who reciprocate the sentiment of John Bright in his avowal that "there would be a wild shriek of freedom to startle all the world if our republic in America was overthrown," and that Privilege here would shudder at what would happen. I have still a few more points of interest to comment upon.-Yours respectfully, for truth as well as liberty,

Sun-street, Liverpool.


American Baptist Clergyman



GENTLEMEN,-It is quite amusing to read the statements of poets, senators, orators, and divines in America, and the pro-Federals in this country, who claim for America the highest place amongst nations.

In a grandiloquent speech made by Secretary Seward in the senate chamber of the United States in the autumn of 1860, we find the following startling announcement, that the "worst slave state is in advance of England ;" and in a lecture recently delivered by the celebrated novelist Thomas Hughes in the Collegiate Institute, the following paragraph was jotted down by the reporters, and published in the newspapers of this town-" He declared, from all his reading and his conversation with Americans and with Englishmen who had travelled in that country (America), that there was no country in the world where men are so free, so well educated, so noble in all respects-in all essential respects in which freemen ought to be noble-as the citizens of the States of the North, especially the New England States. (Cheers.) No nation had done so much to enlighten and elevate its people; and its people were worthy of the sympathy of those who had done well in the great ends for which nations were established.”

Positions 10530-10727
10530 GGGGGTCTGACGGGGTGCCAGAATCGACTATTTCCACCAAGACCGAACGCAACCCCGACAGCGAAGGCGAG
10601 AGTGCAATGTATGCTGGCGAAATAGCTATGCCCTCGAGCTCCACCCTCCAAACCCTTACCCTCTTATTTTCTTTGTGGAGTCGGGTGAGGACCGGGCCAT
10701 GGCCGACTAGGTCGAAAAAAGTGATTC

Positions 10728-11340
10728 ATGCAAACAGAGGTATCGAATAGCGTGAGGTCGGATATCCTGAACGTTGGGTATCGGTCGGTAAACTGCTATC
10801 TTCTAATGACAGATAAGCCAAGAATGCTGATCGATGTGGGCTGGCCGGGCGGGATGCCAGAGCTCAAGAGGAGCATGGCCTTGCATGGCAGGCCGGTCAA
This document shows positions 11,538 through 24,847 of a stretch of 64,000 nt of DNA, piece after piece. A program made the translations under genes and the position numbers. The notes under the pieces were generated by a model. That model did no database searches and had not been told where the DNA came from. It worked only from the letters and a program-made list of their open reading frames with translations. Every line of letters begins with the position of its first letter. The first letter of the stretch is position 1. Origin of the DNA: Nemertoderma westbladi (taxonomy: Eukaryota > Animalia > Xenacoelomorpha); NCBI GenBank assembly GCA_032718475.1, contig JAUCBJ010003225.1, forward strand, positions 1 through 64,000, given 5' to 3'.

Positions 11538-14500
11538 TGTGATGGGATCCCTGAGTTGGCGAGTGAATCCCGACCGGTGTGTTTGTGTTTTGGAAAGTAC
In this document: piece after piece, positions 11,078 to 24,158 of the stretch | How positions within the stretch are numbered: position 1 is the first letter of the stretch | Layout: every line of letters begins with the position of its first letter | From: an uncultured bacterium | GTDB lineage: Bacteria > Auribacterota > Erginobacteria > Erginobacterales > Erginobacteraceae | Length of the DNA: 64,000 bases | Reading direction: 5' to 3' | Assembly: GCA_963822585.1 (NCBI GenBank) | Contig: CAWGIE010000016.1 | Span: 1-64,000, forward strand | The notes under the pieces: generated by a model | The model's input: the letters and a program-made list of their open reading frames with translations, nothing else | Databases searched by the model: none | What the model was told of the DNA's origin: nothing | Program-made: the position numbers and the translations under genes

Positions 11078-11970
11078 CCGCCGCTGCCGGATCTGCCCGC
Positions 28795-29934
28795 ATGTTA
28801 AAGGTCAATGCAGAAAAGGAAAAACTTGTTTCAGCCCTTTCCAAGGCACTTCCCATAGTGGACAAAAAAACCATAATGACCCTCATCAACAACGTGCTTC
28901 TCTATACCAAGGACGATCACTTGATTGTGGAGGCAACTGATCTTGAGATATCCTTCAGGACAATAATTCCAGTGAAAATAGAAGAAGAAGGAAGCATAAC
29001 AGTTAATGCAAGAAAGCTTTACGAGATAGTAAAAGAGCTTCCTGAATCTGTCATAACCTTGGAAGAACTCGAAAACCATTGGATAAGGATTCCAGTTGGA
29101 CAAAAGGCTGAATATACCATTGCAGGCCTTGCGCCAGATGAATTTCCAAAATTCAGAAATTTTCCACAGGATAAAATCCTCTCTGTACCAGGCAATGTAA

If, therefore, we are to give credence to the utterances of the persons referred to, your illustrious characters, such as Brougham, Gladstone, Livingstone, Spurgeon, Florence Nightingale, and Queen Victoria, must vanish behind the scenes, whilst the aristocracy of slaveholders or menstealers in the Southern States make their appearance in the persons of Jeff. Davis, Howell Cobb, Mason, Slidell, Floyd, Wise, Pryor, Barkdale, accompanied by a large retinue of lady major domos, surrounded by bright and beautiful landscapes, where the skies cleave asunder to pour down righteousness in the way of retributive justice; where the incense laden gales of miasma from the dismal swamps of slavery fill every breeze; where the soft sweet lullaby dies away, and then swells into a grand hallelujah chorus amid the din and clatter of bludgeons, thumbscrews, pincers, cowhides, cat-o'-nine-tails, bowie knives, revolvers, and bloodhounds, as these aristocrats trip it with fantastic toe, making heaven to weep and hell to rejoice, while the lash plays and the blood flows; while women are whipped and children are sold; while the paternal tie is rudely torn, and the marriage annulled; while honest gains are filched and robbed, the souls of men are shut down in all the darkness of ignorance, and God himself is defied in the pretension that man can hold property in his fellow-man; while all around the great big serpent slavery draws its long slow length along, over every sunny bank, under every shady tree, by the side of every meandering stream, coiling its snaky